Boston - Despite reports of notable damages and casualties inflicted by Ukrainian armed forces on Russian troops, Russia continues to make modest gains in the amount of land controlled. Until Russia stops making gains, we think it is unlikely that there will be a negotiated peace agreement.
Here is the latest update on the Ukraine war from the Emerging Markets Debt investment team. Please recognize that we are working with primary and secondary sources of information that often cannot be easily verified. Some could be misinformation or disinformation. We should bear in mind that "the first casualty in war is the truth." Citations for that quote date back to before the Common Era.
Russian gains come with casualties and equipment losses
Taken together, the balance of the evidence suggests that Russia is making measured gains, but also suffering significant casualties and equipment losses. Reports indicate that Russia has more than 90% of its combat-ready troops inside Ukraine now. We may be looking at an all-in moment for Putin, whose war has so far resulted in moderate land gains and abject destruction of Ukrainian-held cities.
The large convoy outside Kyiv remains idle, being sniped at by Ukrainians according to Western media. Russian forces appear to have stuck to Soviet-style large maneuver tactics, moving in long convoys that are vulnerable to strikes by small reconnaissance units and Ukraine's fleet of Turkish-made armed drones. Ukrainian officials say they are focused on targeting supply convoys to reduce Russia's access to equipment refueling.
Recognizing the risk here that we are in an echo chamber, listening too exclusively to Western and Ukrainian news outlets, we have a Russian speaker on our team to follow many of the pro-Kremlin information channels. Our colleague reports that Russia may be running out of reserve equipment, citing videos of Russian troops bringing 40-year-old tanks to the battlefield.
The imbalance of power that characterized invasion day appears to be moderating with the transfer of weapons to Ukraine. The New York Times has reported that 17,000 anti-tank missiles have been delivered to Ukraine, and a three-way fighter jet trade between the US, Poland and Ukraine remains under discussion. This could be quite provocative, possibly leading Putin to strike at Poland either kinetically or through cyberattacks.
Perhaps indicating just how negative the battlefield facts may be for the Russian audience, Russia has blocked social media. Similarly, BBC, CNN, CBC and other foreign media have been pressured to stop reporting from within Russia. Even Radio Free Europe has suspended operations in Russia after tax officials there started a bankruptcy proceeding on March 4.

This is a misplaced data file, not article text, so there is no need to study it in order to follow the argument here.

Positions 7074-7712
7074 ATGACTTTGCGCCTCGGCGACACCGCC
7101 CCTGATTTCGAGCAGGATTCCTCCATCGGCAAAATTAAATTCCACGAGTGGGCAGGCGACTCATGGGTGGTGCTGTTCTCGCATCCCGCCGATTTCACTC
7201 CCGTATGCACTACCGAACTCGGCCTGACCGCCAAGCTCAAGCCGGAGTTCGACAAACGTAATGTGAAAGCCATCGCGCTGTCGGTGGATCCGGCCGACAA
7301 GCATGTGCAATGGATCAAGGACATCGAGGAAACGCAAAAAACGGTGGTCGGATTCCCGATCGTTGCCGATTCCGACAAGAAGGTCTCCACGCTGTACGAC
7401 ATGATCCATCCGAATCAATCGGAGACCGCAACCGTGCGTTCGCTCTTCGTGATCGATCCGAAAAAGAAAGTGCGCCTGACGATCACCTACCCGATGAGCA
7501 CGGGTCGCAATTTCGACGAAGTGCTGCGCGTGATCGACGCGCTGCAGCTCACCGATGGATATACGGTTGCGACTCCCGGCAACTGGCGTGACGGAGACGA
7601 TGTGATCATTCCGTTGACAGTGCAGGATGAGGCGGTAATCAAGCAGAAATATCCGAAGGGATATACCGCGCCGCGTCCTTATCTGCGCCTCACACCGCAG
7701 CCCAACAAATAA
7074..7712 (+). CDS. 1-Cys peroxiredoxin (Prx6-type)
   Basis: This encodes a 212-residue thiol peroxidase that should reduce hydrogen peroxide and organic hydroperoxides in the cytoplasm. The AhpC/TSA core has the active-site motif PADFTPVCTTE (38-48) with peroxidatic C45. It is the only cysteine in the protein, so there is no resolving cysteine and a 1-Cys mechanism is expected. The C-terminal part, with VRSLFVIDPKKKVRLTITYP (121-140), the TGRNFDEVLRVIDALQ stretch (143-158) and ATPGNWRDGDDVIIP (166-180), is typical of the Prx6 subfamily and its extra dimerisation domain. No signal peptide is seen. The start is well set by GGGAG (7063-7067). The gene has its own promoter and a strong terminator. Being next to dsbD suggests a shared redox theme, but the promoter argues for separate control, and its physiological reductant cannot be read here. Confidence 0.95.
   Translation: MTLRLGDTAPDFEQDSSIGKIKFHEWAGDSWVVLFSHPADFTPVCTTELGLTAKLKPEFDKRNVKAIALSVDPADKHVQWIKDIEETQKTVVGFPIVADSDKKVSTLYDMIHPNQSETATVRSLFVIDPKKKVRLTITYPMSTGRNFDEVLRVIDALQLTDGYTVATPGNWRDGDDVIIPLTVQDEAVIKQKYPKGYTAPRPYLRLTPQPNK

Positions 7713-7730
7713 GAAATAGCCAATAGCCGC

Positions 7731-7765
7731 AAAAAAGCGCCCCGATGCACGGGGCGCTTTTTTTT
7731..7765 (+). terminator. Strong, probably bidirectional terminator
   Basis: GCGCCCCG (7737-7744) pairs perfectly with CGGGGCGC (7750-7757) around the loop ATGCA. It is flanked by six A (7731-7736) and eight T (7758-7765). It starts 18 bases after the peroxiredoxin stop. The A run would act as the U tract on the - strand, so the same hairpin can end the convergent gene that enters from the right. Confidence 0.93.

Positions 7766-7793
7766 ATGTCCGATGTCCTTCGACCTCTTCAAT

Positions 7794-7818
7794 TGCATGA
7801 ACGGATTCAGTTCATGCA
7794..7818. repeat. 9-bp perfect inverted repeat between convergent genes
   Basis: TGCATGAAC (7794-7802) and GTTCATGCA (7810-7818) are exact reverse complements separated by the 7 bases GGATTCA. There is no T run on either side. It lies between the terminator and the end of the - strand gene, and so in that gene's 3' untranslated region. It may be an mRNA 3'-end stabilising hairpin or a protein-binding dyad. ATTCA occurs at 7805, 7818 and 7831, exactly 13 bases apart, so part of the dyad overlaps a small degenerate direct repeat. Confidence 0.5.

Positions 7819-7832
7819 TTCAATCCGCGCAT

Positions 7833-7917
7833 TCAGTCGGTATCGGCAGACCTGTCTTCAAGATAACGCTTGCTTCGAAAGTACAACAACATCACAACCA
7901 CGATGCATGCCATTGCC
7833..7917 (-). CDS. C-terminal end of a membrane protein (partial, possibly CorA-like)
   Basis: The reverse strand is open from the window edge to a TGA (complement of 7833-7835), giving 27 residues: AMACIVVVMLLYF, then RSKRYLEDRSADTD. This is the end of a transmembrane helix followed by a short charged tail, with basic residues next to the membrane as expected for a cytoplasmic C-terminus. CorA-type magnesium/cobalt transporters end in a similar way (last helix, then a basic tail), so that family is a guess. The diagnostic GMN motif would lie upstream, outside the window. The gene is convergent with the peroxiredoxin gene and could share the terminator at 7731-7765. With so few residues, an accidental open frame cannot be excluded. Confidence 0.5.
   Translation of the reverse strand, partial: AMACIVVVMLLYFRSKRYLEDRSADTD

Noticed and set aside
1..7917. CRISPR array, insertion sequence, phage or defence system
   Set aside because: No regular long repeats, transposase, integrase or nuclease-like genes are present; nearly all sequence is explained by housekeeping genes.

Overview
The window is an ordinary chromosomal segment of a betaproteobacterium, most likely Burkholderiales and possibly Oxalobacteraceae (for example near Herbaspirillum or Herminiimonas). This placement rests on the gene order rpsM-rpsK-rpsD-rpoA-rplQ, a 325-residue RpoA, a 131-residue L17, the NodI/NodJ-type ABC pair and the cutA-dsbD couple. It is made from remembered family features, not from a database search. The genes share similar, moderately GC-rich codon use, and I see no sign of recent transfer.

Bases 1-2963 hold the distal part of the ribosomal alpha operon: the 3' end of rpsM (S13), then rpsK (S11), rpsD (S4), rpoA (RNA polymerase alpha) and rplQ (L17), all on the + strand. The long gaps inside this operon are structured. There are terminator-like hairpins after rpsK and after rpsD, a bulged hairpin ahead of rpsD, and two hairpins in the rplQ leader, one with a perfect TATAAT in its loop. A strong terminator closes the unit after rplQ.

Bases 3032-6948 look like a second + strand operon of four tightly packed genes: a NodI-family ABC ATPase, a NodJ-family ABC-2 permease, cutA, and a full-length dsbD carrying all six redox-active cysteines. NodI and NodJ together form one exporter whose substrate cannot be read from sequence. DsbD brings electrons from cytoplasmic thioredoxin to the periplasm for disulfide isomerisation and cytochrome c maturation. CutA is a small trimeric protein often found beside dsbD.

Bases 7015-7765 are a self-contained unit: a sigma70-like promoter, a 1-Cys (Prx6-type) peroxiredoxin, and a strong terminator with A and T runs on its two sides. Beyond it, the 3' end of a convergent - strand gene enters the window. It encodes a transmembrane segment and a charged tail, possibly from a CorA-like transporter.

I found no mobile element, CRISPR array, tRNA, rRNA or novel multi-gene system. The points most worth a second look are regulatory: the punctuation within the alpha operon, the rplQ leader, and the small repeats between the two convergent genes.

World order continues to reorder
We continue to see the world order reordering right before our eyes. Finland's president said this weekend that the country will attempt to join NATO as soon as possible. In Sweden, the majority of the population now supports NATO membership. The whole plan to limit the expansion of NATO appears to be backfiring for Putin.
In some ways, we have perceived instances where individuals may be establishing their own foreign policies. For example, at the Stanlow oil refinery near Liverpool, a German-flagged tanker had been granted permission to berth its cargo of oil legally purchased from Russia. A British labor union has instructed workers not to handle the shipment.
This is important because the UK and other European countries have yet to ban Russian oil imports, though headlines on March 7 indicated that the US has pushed for sanctions on Russian oil exports. Altogether, this suggests that an apartheid-like disinvestment campaign could be afoot, regardless of official sanctions.
Economic and financial markets feel effects of war
Such grassroots foreign policy extends even further with the emergence of self-sanctions. For example, Visa, MasterCard and American Express have suspended processing transactions in Russia out of public pressure, not because that activity would be illegal.
Meanwhile, on the Russian side, we see a soft iron curtain being erected. Russia's national airline halted all international flights except to Belarus, arguably to keep rented planes away from foreign owners trying to take them back.
With oil sanctions being discussed, we can certainly expect much higher prices for oil. As the third largest oil producer, Russia supplies 5 million barrels per day, which meets 12% of the world's oil demand. We think investors may need to consider the very material possibility that Russia could retaliate by halting or reducing natural gas exports to Europe.
As for capital markets, the Russian ruble had declined another 10% in offshore markets early on March 7. Other Russian markets largely remain frozen, while those assets close to Russia — like those of other central European countries — are being hardest hit as investors moved to reduce risk at the beginning of the week.
Bottom line: We view Putin's situation as a Zugswang in a chess game, where every move he can make will worsen his situation. We think that if he recognizes his position, he would begin to build an off-ramp. When Putin stated over the weekend that the Ukrainian Army was nearly destroyed, one interpretation could be that the job is nearly done. However, we could also interpret this statement as disinformation meant for local Russian consumption.